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you for
Come, Let Us Unite

Although our minds require different truths
(and some would take exception to the existence
of different truths); although we examine
the same object and describe it far differently;
although we seek knowledge using far dissimilar
calibrations and instruments and logic,
I would pose we are kindred travelers.

Even though you declaim our journeys into
metaphysics, and might wonder who would enter
such transitory fields; even though you decry our obstinate
use of intuition; and even though you would ponder
about our obsession with the afterlife, I would
pose we both have a great interest in the mechanics
of the universe . . . which always leads one to the soul.

Now so, I have defined the two camps, and have distinguished
our differences; now so, I have poorly failed to create
equations that can clearly show you these thoughts; yet it is
so, in this soul we have both detected and who speaks to us --
giving us both our best ideas -- my camp defers to yours,
for we are simply waiting for you to invent powerful
enough microscopes or telescopes to see this very soul . . .

for I pose it is physics, and not metaphysics, that we will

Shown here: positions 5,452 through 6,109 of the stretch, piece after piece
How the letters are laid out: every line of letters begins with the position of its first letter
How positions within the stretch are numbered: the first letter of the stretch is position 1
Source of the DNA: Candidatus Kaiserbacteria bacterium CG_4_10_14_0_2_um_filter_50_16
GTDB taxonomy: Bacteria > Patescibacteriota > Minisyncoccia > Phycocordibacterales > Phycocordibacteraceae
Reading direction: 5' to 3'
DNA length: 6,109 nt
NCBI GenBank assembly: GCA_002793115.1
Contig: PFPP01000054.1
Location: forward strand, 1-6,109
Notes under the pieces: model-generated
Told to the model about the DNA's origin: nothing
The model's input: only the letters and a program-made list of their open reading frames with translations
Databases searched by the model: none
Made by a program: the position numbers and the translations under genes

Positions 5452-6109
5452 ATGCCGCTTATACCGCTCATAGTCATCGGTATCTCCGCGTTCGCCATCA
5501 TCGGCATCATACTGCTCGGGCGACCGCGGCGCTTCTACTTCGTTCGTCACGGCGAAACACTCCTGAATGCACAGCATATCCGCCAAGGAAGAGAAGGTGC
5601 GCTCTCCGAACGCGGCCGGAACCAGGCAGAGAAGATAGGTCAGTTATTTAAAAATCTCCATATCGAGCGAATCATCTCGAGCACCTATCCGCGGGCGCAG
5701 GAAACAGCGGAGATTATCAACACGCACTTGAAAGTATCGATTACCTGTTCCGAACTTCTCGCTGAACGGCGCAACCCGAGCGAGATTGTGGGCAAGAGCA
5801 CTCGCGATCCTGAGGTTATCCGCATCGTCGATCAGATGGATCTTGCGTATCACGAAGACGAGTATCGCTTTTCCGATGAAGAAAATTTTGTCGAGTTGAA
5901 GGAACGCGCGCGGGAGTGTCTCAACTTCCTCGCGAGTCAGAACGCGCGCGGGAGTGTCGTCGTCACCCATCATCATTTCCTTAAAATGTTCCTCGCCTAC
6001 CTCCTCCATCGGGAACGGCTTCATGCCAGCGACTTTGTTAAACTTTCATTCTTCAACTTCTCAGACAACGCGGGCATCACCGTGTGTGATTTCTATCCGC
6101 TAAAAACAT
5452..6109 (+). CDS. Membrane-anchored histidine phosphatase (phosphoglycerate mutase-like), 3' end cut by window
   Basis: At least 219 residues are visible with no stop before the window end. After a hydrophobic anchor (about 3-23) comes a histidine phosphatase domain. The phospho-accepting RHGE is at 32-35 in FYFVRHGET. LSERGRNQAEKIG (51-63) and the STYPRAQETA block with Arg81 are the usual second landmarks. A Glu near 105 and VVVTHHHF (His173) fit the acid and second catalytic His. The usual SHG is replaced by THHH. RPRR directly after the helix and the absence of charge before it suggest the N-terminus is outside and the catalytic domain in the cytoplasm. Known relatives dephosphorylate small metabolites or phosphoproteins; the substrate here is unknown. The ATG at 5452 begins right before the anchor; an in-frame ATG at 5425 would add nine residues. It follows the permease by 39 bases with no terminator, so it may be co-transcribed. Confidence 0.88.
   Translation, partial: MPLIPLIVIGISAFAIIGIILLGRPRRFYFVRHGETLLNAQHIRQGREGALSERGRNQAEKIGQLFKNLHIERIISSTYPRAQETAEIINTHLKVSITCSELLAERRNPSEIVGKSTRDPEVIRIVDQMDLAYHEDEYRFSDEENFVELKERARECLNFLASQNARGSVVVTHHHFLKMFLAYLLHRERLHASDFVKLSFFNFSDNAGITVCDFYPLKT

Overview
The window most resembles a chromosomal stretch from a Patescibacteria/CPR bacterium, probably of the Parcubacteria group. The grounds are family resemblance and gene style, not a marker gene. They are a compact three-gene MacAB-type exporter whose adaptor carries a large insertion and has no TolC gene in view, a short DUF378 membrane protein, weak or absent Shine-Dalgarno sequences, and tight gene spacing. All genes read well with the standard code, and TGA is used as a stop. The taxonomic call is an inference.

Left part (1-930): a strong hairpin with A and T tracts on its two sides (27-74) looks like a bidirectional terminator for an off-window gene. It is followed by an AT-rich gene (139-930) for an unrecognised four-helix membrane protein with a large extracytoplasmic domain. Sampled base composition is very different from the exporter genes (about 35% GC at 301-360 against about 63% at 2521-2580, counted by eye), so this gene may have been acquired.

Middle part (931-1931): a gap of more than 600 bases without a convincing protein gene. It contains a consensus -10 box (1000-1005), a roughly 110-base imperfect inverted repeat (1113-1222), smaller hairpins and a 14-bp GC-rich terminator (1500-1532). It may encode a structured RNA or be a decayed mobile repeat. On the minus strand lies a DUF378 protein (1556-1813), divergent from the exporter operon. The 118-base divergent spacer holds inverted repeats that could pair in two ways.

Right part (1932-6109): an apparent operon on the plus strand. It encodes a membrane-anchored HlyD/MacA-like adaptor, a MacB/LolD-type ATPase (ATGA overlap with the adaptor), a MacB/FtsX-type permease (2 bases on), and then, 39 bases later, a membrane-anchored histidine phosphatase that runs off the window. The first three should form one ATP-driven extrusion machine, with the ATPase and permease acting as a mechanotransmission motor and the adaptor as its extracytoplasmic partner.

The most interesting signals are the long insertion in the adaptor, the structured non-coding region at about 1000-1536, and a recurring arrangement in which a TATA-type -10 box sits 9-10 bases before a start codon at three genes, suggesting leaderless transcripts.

both someday discover is the proper study of the soul,
for we only poeticize those ephemeral human things
we do not yet understand enough to write into equations;
and as proof of our camps' deference to yours, I would
simply ask, who of us "poets or scientists" have done
more to change the ancient religions?

Artist's note:
Regarding scientists' dutiful and constant struggle to remain objective, Charles Van Doreen 
writes in his "A History of Knowledge, "They do not wander out onto the deck at sunset and look 
at the world with wonder, as a poet might . . . They do not claim more than they can prove, and often 
even  But they are very proud of their calling and prefer to talk to other scientists rather than anybody 
else, especially poets, who tend to make them feel uncomfortable, to put them down. (Of course poets 
also feel scientists return the favor.)

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